FORT WAYNE – Mike Braun may have won this primary with his “cardboard twins” television ad. If he does win, it is likely to go down as one of the best ads in Indiana political history. I say if, because there is still a month to go for the others to pull it out or Braun to blow it. But here are some of the reasons it is a terrific ad, perfect for these times.  

1.) The cardboard twins concept. Congressmen Rokita and Messer do look a lot alike. Both are congressmen. They went to Wabash College together. Their voting records are nearly identical. Both have run for office many times. They are both ambitious. There are many more examples, but you get the point.

2.) The cardboard captures the image of Washington politicians. Most voters believe that everyone in Washington is about the same, that the Establishment (i.e. anyone who governs) practices groupthink as soon as they drink the water, and that all they do is spin things to win elections.    

3.) The twins idea. Similar but slightly different from the cardboard point.  Braun is wise to lump Rokita in with Messer, even though Rokita doesn’t quite fit the mold. Rokita may have more name identification, but his name is not so well-defined as to separate himself much from Messer at this point.  Braun is attacking both as opposed to having to devise unique attack ads to fight them separately. Rokita and Messer cannot lump Braun into a double-attack as easily. 

4.) The concept is simple and easy to understand. Rokita is trying to combine an attack on Braun and Messer by using the tax issue. While not totally wrong, it is a bit misleading. Insufficient funding for services that consumers have become accustomed to when combined with local option tax alternatives is, of course, likely to result in tax increases. Governors make the same complaint about Washington. But the argument requires some assumptions and is complicated, so opponents can make believable denials. Many simply won’t believe him, resulting, for example, in a side-fight about Mitch Daniels. Braun’s ad is decisive, clear-cut and rings true.

5.) It is funny. Done correctly, humor is by far the most effective way to deliver an attack that doesn’t look like an attack. 

6.) It makes some ideological points. The ideological points are simplistic and inaccurate ones mostly, such as on the debt limit, but fit the general opinion of the electorate right now. “Unbelievable” a “voter” in the ad responds to the congressional vote to expand the debt. On the other hand, if the debt limit wasn’t expanded and the biggest items in the budget – entitlements, with the largest being Social Security and Medicare – were suspended, the same voter would have said “unbelievable” to that as well. Attacking is easy; governing is hard.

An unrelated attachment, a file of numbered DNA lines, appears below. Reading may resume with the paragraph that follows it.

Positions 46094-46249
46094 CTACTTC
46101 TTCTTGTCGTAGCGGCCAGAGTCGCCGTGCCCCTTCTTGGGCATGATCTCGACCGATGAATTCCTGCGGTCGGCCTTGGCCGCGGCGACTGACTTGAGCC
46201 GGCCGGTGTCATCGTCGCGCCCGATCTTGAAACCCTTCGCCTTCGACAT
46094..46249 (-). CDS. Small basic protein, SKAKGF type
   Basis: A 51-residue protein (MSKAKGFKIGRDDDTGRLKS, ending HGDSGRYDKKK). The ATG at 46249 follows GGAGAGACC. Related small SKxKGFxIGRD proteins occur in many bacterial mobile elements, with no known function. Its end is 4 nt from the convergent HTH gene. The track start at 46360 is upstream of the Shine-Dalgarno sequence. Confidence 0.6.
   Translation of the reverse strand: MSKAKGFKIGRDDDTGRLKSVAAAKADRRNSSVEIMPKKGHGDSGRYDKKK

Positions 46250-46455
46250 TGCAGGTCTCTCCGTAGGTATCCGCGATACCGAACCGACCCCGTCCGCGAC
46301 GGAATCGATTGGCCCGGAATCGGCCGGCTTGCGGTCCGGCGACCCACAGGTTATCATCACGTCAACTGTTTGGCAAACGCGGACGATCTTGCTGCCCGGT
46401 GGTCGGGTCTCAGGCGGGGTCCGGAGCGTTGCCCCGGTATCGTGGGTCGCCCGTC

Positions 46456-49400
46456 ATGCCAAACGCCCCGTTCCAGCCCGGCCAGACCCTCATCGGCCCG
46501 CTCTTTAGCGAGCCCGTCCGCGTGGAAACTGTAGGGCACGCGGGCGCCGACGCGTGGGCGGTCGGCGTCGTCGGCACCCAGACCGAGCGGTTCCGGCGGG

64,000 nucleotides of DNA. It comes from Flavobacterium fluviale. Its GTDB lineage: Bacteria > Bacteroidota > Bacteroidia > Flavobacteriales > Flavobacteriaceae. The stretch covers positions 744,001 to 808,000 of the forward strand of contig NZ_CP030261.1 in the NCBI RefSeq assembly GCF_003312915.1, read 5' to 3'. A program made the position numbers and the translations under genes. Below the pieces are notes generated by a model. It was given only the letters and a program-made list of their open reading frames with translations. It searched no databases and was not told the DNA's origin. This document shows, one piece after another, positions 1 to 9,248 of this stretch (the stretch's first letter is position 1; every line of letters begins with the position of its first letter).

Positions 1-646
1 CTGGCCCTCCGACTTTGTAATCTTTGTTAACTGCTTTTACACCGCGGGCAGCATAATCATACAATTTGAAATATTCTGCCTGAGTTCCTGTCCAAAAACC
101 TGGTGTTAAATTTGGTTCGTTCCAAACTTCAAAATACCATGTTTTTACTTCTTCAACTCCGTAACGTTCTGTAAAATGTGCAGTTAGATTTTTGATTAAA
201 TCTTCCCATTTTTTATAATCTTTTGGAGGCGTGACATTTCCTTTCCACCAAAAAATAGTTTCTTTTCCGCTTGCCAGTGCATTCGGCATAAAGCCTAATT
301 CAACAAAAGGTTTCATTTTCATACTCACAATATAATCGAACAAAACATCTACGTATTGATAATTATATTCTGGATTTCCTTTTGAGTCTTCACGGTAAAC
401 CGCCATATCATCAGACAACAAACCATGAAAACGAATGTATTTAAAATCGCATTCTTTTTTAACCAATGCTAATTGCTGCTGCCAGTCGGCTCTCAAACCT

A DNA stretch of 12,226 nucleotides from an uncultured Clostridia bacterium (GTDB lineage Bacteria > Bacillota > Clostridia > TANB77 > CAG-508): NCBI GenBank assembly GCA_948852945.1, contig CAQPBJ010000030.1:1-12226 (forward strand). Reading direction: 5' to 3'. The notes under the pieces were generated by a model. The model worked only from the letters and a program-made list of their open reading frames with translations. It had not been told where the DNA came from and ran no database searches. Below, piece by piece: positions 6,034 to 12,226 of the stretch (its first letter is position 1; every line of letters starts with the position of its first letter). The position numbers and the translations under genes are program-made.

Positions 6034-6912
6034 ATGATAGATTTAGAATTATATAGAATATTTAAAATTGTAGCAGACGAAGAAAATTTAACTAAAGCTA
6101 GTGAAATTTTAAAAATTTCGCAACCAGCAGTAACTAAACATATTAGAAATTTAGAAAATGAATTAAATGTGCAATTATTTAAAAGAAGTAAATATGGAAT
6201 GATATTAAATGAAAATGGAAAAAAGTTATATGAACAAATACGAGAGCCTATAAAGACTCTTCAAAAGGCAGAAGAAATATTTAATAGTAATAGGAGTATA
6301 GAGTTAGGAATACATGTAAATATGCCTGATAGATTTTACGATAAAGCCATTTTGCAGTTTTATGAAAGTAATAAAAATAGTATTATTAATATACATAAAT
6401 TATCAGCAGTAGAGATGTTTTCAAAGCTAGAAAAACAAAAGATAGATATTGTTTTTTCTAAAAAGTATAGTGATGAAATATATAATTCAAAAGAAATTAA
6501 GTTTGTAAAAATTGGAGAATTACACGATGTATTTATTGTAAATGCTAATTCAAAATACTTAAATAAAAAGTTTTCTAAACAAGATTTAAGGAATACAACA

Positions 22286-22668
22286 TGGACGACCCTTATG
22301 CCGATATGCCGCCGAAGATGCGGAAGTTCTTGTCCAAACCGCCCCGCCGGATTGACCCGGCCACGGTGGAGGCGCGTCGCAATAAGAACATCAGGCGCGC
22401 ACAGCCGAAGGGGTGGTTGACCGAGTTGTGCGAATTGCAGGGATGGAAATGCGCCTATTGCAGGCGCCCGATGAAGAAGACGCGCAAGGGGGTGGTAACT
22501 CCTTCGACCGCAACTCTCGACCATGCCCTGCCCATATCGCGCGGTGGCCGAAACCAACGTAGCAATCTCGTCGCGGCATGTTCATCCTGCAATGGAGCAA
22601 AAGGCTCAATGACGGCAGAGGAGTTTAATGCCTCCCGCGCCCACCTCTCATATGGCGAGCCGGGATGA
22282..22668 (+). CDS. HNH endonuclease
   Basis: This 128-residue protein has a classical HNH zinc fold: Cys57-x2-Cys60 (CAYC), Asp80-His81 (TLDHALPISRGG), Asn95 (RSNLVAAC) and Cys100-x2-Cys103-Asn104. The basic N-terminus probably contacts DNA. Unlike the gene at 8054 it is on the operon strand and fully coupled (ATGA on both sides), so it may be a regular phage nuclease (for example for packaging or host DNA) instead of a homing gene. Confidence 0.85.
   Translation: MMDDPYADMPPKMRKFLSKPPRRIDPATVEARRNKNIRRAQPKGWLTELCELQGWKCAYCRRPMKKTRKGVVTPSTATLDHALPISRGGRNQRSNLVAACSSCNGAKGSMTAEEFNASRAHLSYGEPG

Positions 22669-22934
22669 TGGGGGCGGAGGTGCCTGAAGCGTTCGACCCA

7.) The cardboard twins aren’t even real lawyers, they’re just politicians. Braun is simultaneously calling them the second-most dreaded “L” word but then, in effect, calling them fake lawyers at that.  

8.) The ad holds one’s attention throughout. Among other things, it has lots of cuts resulting in a fast pace, the cardboard figures appear multiple times, and real people (who at least appear to be non-actors) are utilized. As a result, the ad has more staying power than typical political ads.

9.) It has a laugh-line finish with bite. Braun turns over his shoulder to address a cardboard Rokita, sitting in an adjacent booth at a coffee shop, and says, “You’re awfully quiet.” Had it been done before the apparent tagline finish, it wouldn’t have been as effective. Had he said Todd’s name, it also wouldn’t have been as effective. But it is unexpected – even after seeing it many times – because your brain thinks the ad is over and then there’s a punchline that implies that his opponents have no reply. Braun also raised the buzz about Rokita talking too much or saying things he shouldn’t without ever actually making that charge.

Congressman Messer’s ads continue to look like Dan Coats ads from the 1980s and 1990s. In other words, nice but tired. Furthermore, even when talking about coaching his son’s basketball team, Messer just looks more like he’s modeling clothes. Donnelly looked like a real coach, or at least a fan, when he did his basketball gym ad – six years ago. Perhaps in a three-way race there is a third of voters who prefer this style, but it doesn’t seem like much of a strategy to defeat a relatively popular incumbent in a year when turnout could be challenging. 

Todd Rokita’s campaign seems unfocused at this point. He sees enemies to every side, partly because he has enemies on every side. This was true, however, in every race he’s won. He is the only candidate Republicans statewide have voted for, twice, and he had statewide goodwill. He is a fighter, so losing to Braun would still be an upset.

If the Braun campaign can come up with additional variations of the cardboard twins - just as Mitch Daniels capitalized on the amazing initial traveling RV concept which transformed him into a mini-cult hero - then the congressmen are in deep trouble. The cardboard twins looking for their law offices, holding town meetings, touring monuments or shopping in Washington, visiting a factory together, or appearing to vote the same way are just a few potential variations. Sustaining his momentum will be Braun’s challenge. 

Political campaigns are ultimately marketing campaigns. Brand marketing is essential. Capturing voter’s attention is key. It is not the same as governing, but it is not clear how much that matters to voters. This has always been true, so no one should run for higher office without knowing this as a fact. If you want to govern, you also must be able to sell yourself and your ideas to the voters. It is the premise of our American system. 

“We’re working very hard on Nafta with Mexico and Canada,” he said. “We’ll have something I think fairly soon.”

Souder is  a former Republican congressman from Indiana